- Classroom Culture and Student Self-esteem: Four Strategies for Next Year - May 29, 2013
- Shakespeare Doesn’t Have to be Scary! Six Tips to Help you Start Teaching Shakespeare and be Glad You Did! - February 15, 2013
- Navigating Your Administration: Five Tips From a Teacher's Perspective - February 1, 2013
- Classroom Management: Ten Tips for New Teachers - November 28, 2012
- Creating Lovers of Reading: Tips for Using a Self-Selected Reading System in Your Classroom - October 24, 2012
To the frustrated, tired, spread-too-thin public (and private) school teacher, communicating with and understanding the dynamics of your administrative team--or your single administrator--can be one of the most difficult parts of the job, even in a best-case scenario.
I have worked for excellent administrators and those that... weren't as easy to work with. I will not seek to defend administrators’ actions or styles, but will instead share some advice and experience that has helped me get through the day with most of the administrators in my experience.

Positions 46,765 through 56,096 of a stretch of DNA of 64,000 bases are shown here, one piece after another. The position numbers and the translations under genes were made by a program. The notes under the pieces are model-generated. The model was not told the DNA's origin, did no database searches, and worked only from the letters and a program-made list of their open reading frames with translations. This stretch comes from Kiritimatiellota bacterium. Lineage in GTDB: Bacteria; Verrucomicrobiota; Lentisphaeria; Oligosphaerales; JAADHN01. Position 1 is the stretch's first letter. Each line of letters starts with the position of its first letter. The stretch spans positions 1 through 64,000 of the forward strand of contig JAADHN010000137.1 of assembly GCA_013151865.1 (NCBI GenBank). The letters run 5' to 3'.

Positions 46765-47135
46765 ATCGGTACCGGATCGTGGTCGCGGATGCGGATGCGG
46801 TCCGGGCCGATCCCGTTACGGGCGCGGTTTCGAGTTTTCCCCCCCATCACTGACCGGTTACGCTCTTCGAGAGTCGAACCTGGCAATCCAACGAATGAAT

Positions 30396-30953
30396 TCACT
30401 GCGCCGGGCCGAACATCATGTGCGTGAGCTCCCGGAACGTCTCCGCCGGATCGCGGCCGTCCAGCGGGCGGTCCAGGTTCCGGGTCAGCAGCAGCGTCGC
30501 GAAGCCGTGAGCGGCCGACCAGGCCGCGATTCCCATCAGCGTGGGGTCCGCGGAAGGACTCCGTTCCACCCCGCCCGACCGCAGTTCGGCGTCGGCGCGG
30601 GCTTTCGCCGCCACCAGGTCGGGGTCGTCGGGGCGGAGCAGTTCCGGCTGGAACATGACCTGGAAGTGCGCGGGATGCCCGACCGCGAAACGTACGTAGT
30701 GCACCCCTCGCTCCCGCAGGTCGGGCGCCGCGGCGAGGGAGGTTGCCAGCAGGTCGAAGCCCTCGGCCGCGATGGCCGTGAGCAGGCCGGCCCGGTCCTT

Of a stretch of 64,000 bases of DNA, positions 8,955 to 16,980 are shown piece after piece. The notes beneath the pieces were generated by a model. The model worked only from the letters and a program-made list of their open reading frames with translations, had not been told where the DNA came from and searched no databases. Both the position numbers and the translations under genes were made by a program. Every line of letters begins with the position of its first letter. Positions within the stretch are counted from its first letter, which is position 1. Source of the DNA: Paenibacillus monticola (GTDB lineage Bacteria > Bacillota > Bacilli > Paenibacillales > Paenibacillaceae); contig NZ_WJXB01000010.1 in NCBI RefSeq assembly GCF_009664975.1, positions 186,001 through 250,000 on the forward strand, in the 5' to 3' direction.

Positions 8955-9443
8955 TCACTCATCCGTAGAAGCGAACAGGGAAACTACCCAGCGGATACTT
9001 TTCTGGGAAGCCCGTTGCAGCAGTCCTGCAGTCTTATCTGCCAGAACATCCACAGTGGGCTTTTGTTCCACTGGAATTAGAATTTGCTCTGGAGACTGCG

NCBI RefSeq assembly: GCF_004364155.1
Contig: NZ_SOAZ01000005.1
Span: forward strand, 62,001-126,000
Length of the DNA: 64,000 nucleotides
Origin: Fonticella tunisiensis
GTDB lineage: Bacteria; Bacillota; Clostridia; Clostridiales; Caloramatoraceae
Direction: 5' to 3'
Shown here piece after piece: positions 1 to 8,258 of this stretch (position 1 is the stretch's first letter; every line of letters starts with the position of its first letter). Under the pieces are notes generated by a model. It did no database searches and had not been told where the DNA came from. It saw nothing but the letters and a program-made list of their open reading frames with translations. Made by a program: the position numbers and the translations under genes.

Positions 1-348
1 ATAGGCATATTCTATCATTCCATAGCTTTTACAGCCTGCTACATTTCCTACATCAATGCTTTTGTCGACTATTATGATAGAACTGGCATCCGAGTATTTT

1. Remember that administrators are likely spread too thin also. As teachers, we know that we have three times the amount of work that can be done in any given day. Unless your school district is overstaffed at the administrative level, your administrators are likely also stretched way beyond capacity. This doesn't mean that they necessarily manage it all or prioritize the way you would, but keeping this in mind can help when you’re frustrated. In my experience, information and communication isn't often kept from me out of ignorance, spite or because I can’t be trusted, but because administrators only have so many hours in their day.
Click here for #2.